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Friday 22 September, 2017   
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Gallery View of Profiles

Al (XR4i 2.8)
Al & Pablo (XR4x4 2.8 T)
Bob (XR4x4 2.9)
Chris (XR4i 2.8)
Dave C (XR4x4 3.1)
Dave W (XR4x4 3.7 SC)
Daz (XR4x4 3.0 T NOS)
Gary B (XR4i 2.8)
Gary C (XR4x4 2.8)
Gengis (XR4x4 2.9 TT)
Gengis (Project WOO)
Ian W (XR4i 2.8)
James (XR4i 2.8 T)
Jerome D (XR4i 2.8 T)
JFB Tech (XR4x4 3.0 TT)
John M (XR4i 3.0)
Ken GPS (XR4x4 2.9)
Marcus C (XR4x4 3.0)
Martin H (XR4x4 2.9 24V)
Paul B (XR4x4 2.8)
Phil L (P100)
Pikey (XR4x4 MkI 2.8)
Roscoe (XR4x4 2.8 SC)
Ross L (XR4x4 2.9)
Richard W (XR4i 2.8)


George Nielsen (XR4i 2.8)
John Hartman (XR4Ti 2.3 T)


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 Welcome to the XR4Register website


The Engine

Project WOO finally runs. After aquiring a brand new Ford Explorer 4.0 litre V6 from Bhav back in December 2005, the first thing to do was to work out if the 4x4 sump could be bolted to the 4.0 litre block. Half the bolt holes for the sump lined up but as the block is 10mm wider a strip had to be made and fitted to the right hand side of the sump. First attempt was a disaster as I got the strip welded onto the sump, but with the amount of heat involved in doing this it just distorted the whole sump. After a lot of thought and talking to the engineering company next door to where I work, we worked out a way of bolting the strip on. Some machining was also done to the inside of the sump to clear the crank and oil pump.

With the sump finally bolted on the next thing to sort out was the flywheel. As Explorers are all autos, a flywheel had to be made. This is identical to a 2.9 4x4 one but with a 8 bolt fixing and is also made from aluminium which saved lbs!!

With the flywheel on the engine the box could be placed into the engine bay and the engine mountings made. These are 4x4 mounts which have been cut down and welded to steel plates and bolted to the block. This was one of the hardest and time consuming parts of the conversion to get right.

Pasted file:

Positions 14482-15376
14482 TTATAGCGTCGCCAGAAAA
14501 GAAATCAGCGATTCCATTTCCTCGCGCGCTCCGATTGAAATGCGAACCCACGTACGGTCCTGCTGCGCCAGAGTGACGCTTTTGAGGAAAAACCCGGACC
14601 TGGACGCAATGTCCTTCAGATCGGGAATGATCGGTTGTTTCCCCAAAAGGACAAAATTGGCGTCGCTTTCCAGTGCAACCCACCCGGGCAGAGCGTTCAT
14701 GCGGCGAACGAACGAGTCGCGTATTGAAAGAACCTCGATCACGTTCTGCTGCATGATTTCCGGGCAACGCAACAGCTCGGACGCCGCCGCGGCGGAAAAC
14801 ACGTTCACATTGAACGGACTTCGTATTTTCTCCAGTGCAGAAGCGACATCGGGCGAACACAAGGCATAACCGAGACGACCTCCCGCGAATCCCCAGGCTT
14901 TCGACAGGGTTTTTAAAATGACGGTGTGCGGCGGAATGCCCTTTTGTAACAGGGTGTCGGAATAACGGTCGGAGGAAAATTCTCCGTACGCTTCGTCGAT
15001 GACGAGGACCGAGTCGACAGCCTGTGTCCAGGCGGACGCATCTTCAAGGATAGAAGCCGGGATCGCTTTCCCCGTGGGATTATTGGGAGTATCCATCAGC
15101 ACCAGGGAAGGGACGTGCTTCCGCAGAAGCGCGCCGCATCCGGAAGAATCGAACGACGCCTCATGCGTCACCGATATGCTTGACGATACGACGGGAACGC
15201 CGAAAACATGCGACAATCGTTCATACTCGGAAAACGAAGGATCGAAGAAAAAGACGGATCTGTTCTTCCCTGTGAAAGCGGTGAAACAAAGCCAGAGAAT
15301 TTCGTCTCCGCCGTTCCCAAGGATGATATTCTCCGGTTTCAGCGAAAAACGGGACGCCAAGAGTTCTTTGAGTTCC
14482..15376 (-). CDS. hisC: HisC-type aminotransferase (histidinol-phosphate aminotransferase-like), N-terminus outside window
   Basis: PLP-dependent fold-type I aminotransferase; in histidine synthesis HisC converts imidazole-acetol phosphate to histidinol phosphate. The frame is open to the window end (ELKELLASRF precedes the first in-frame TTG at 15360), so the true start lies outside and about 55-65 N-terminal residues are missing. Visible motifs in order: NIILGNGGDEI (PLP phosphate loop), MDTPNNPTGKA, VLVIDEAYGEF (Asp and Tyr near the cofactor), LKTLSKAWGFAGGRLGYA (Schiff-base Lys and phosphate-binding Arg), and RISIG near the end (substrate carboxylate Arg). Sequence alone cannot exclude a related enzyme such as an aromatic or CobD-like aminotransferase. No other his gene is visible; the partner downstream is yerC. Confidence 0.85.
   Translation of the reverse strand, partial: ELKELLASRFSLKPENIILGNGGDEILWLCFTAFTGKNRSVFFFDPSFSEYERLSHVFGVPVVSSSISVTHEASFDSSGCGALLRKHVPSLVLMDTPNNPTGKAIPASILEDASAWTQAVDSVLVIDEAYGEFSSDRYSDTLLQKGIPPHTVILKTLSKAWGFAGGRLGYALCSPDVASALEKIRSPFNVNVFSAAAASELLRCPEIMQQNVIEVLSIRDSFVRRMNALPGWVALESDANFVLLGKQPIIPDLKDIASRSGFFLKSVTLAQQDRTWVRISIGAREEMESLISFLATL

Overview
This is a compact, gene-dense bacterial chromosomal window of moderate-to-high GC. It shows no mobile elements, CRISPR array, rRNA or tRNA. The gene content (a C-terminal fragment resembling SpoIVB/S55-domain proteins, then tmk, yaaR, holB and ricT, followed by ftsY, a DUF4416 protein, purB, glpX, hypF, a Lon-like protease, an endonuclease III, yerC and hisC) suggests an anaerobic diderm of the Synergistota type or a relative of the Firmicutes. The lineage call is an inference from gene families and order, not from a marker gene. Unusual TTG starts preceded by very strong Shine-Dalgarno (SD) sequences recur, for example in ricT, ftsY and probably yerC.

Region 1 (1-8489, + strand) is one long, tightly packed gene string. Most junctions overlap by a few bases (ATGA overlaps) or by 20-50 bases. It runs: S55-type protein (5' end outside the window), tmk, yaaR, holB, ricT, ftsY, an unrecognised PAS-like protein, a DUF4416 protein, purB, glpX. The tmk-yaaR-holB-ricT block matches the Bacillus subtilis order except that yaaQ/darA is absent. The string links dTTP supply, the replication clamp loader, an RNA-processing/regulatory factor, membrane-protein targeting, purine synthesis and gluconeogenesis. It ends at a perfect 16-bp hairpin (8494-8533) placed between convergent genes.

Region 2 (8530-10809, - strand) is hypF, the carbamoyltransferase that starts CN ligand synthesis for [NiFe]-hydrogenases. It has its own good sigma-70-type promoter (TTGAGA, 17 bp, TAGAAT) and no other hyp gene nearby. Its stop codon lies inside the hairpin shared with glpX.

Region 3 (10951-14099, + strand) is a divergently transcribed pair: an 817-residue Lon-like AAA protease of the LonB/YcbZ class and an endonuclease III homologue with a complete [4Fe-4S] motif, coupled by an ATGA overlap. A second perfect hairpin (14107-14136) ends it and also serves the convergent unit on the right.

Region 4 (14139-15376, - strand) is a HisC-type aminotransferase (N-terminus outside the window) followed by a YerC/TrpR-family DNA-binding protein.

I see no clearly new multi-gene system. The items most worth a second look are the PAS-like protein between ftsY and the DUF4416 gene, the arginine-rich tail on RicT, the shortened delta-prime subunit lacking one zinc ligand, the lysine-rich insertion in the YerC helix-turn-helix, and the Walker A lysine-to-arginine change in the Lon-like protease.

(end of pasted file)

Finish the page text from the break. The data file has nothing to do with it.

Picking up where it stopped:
The engine and box were now finally in and I could start plumbing in the auxilary bits. Most things had to be modified or made from scratch. The fuel rail had to be altered and a fuel pressure regulator fitted, as Explorers have them in the tank. All the water pipes had to be modified as well. One problem I had was with the height of the engine. With the inlet manifold on, the bonnet would not shut and stuck up about 8 inches!!. Luckly the manifold can be turned around and the bolt holes all line up. I still had to have a buldge put into the bonnet which I dont like but it will have to do for now. An alternative solution will be found in the future so I can use a standard bonnet.

After about 6 weeks of work the engine was all plumbed in and it was just the exhaust and the ECU left to sort out. Exhausts by Design did a fantastic job of making up a complete stainless steel system and then it went down to Brooklands House Power where Chris Todd now works from Power Engineering and within 2 days had it running.

I drove the car back and was amazed at the instant throttle responce and the amount of torque from the engine. Initial power figures are 243BHP and 267lb/ft. When the engine is run in I will get it back on the rolling road to see if things have increased. Hope to have some real fun next year in it. Next thing to sort out are the wheel and suspension sometime in the spring.



Report: Simon aka Gengis